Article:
The Alzheimer’s Association of Central New York’s Kirkpatrick Day Program offers a dance and movement therapy program. It’s the only adult day program in the area to offer such therapy.
continued The staff at the day program is specifically trained to cater to the needs of those with dementia or Alzheimer’s.
“Our employees go through a great deal of training in terms of how to relate to the patients, how to communicate with them and deal with the behaviors related to various types of dementia,” Paventi said. “Dementia encompasses a variety of diseases, and our staff is trained in that. We’re not just hiring people who are going to roll in off the floor and babysit. Our staff is really tuned toward individuals with Alzheimer’s or dementia.”
That’s why the Kirkpatrick Day Program provides such services as music and dance therapy, which have proven effective in helping patients with dementia.
‘That helps to relieve the anxiety a lot of people develop due to the disease because it helps them to express themselves” Paventi said. “Alzheimer’s creates confusion. It causes issues with language. Dance and music allow them to express themselves in nonverbal ways.”
Patients are also aided by the extensive socialization provided by the program.
“Socialization is so key,” Paventi said. “We’ve been doing it since we were children, from playing with each other in groups of friends to going to school to going to work. We focus on the social aspect and really promote those things. It seems silly, but even playing word games and working together to come up with answers to trivia questions [really helps]. It encourages that camaraderie. It’s quite a thing.”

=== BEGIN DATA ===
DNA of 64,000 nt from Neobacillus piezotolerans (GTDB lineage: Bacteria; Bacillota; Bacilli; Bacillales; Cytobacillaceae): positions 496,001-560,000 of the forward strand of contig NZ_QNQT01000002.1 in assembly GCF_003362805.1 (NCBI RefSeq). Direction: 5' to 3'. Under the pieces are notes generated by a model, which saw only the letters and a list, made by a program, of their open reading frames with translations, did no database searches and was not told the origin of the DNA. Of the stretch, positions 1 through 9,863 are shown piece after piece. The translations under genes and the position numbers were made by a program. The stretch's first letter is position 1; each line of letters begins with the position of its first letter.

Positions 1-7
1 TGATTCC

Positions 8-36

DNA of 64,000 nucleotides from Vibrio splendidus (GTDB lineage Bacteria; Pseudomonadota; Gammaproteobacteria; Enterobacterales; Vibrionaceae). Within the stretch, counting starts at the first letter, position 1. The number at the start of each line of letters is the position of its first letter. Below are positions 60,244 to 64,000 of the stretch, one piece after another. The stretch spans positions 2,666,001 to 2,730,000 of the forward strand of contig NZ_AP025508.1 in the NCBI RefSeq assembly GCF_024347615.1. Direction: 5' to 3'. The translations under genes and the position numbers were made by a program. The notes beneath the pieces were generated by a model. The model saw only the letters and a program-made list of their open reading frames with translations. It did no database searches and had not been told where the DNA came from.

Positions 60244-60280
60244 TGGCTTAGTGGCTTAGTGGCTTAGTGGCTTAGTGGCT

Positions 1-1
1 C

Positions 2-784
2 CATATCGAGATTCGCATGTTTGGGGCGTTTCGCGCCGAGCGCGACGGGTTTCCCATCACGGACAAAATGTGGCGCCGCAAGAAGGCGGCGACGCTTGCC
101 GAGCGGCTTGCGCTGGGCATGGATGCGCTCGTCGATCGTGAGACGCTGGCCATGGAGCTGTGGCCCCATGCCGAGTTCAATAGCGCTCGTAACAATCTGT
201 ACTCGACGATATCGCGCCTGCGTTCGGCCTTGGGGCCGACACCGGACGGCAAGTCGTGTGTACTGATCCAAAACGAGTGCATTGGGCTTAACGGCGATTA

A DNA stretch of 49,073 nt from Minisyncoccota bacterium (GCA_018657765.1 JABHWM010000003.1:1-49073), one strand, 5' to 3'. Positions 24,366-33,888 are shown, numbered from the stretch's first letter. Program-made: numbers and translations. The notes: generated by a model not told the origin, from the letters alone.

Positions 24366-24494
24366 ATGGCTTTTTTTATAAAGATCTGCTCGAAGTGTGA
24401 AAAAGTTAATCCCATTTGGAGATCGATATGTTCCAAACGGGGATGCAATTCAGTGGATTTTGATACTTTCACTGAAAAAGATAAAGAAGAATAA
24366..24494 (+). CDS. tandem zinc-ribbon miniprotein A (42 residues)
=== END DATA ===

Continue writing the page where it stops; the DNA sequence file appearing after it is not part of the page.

Moreover, the day program provides relief for the person caring for the patient.
“It provides the opportunity for them to remain at home as long as possible. It allows the caregivers to take care of their own needs. They can go to work knowing that their loved one is in a safe place. They’re not just sitting in a chair watching TV or sleeping all day. They’re being engaged all day long,” Paventi said. “When you look at what caregivers go through — the stresses of caring for someone with dementia, the anxiety and worry — they’re constantly worried about whether the person is safe, about how they’re feeling. They’re feeling guilty when they’re at work. There’s the issue of lost productivity, because they’re leaving early and they’re showing up late. If they’re not working, they’re feeling like they never get a break. They worry that their loved one will wander. The day program gives them that break. The day program is a safe place that’s socially enriching and stimulates their loved one’s mind. It keeps the caregiver’s morale high so that they can provide the highest possible quality of care that they can.”
For more information about the Kirkpatrick Day Program, including the criteria for admission and costs association with the program, call 472-4204 or visit alz.org/centralnewyork.